According to a report from Japan, Shinzo Abe, the country’s former prime minister, passed away on Friday at the age of 67 after being shot during a campaign address in western Japan. In a nation with some of the strongest gun control regulations worldwide, it was a startling attack.
Minutes after beginning his speech on Friday in Nara, western Japan, Abe was shot from behind. According to Makoto Morimoto of the local fire service, Abe was shot and went into cardiac and pulmonary arrest. According to Morimoto, as he was being evacuated to a hospital, his heart stopped. At the hospital, he was subsequently declared dead.
Chief Cabinet Secretary Hirokazu Matsuno informed reporters that police had detained a male suspect at the scene of the shooting in Nara. Tetsuya Yamagami, 41, was detained on suspicion of attempting to kill someone, according to NHK, Japan’s official broadcaster.
Video footage above can be disturbing for some viewers.
According to Ministry of Defense authorities, Yamagami served in the Maritime Self-Defense Force for three years, from about 2003 to 2005, according to NHK. According to NHK, citing police sources, the suspect stated in a police statement that he was unhappy with Abe and intended to murder him.
According to Kishida, the shooting was “barbaric and spiteful, and it cannot be permitted.” “We’ll exert every effort. I want to denounce this behaviour in the strongest terms possible.”
Abe was shown bleeding and grasping his chest in footage that various Japanese media showed, lying on the ground with many security personnel rushing to help him.
Gunshots were reportedly heard by witnesses during the alleged incident in Nara. In his address during the campaign for the Sunday election for the upper chamber of parliament, Abe was standing.
The harshest firearms laws in the world are found in Japan. Prospective owners must go through official training, written, mental, and drug examinations, as well as a thorough background investigation.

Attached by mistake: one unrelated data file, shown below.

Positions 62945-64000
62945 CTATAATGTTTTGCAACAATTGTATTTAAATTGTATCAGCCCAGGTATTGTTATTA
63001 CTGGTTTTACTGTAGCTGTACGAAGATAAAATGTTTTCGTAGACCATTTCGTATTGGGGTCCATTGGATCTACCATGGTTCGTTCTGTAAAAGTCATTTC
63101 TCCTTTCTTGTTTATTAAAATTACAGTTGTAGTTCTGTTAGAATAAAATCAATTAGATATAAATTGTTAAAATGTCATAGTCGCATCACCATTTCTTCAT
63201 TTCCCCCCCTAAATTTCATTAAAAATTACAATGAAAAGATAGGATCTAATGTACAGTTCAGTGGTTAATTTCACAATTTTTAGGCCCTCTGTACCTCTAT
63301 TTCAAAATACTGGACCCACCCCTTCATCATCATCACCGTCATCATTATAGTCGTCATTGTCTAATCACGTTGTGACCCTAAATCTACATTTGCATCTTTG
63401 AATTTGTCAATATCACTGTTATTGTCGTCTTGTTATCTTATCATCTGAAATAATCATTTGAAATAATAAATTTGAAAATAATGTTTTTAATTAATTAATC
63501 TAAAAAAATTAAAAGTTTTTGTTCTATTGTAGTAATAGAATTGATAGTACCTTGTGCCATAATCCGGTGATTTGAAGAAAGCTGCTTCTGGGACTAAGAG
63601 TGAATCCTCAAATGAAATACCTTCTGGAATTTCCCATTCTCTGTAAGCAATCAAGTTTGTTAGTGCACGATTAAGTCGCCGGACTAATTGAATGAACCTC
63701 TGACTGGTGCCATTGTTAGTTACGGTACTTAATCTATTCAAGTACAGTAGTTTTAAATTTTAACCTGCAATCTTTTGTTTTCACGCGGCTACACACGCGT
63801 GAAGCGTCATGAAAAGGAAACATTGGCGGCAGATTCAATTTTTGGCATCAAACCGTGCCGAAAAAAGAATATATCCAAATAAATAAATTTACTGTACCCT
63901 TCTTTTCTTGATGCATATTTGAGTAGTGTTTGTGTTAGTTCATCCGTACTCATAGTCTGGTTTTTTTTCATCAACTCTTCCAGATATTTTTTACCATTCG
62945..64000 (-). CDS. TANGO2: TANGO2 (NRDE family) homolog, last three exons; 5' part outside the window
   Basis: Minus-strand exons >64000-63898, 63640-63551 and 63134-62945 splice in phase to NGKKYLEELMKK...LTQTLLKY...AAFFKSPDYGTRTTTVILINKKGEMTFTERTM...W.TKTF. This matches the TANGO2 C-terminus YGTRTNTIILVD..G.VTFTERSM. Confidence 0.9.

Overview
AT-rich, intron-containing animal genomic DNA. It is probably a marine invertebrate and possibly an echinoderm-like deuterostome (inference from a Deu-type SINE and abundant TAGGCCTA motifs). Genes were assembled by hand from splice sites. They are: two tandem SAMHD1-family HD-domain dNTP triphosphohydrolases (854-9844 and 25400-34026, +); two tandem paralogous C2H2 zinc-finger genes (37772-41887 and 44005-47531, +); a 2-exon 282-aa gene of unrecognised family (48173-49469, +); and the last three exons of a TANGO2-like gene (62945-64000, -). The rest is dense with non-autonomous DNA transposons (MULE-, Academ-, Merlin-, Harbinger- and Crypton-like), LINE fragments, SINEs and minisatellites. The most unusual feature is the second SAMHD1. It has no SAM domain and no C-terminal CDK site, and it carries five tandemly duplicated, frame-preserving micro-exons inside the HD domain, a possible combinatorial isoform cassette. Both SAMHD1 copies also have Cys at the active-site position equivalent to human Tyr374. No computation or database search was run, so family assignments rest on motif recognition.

Abe became prime minister of Japan in December 2012, and after a persistent condition flared up again in August 2020, he announced his resignation.
Abe promised to revive the country and lift its economy out of its deflationary rut with his “Abenomics” formula, which includes fiscal stimulus, monetary easing, and structural reforms, as he ran for government a second time in 2012.
Abe’s successful quest to host the 2020 Tokyo Olympics was one of his biggest domestic achievements, but it was marred by the coronavirus epidemic that led to the Olympics’ delay to 2021.
His zeal to normalise Japan’s defensive posture infuriated many Japanese, while his ultra-nationalism infuriated the Koreas and China. Due to a lack of popular support, Abe was unable to officially rewrite the pacifist constitution, which was the country’s founding document.
Abe continued to hold significant political sway among his Liberal Democratic Party even after his resignation. When he was shot on Friday, he was running for the party.
According to many media reports, Secretary of State Antony Blinken expressed his “profound sadness and serious worry” about the shooting while also stating that he was unaware of Abe’s health.
Donald Trump, a former president, called it “very horrible news.” On his social media platform Truth Social, he said that Abe “was a genuine friend of mine and, more significantly, of America. The great people of Japan, who adored and appreciated him so much, have been dealt a devastating blow by this. We are all sending up prayers for Shinzo and his lovely family!”
The American ambassador to Japan, Rahm Emanuel, expressed that “we are all grieved and appalled” by the shooting.
“Abe-san has been an outstanding leader of Japan and unwavering ally of the U.S. The U.S. Government and American people are praying for the well-being of Abe-san, his family, & people of Japan,” he wrote in a tweet.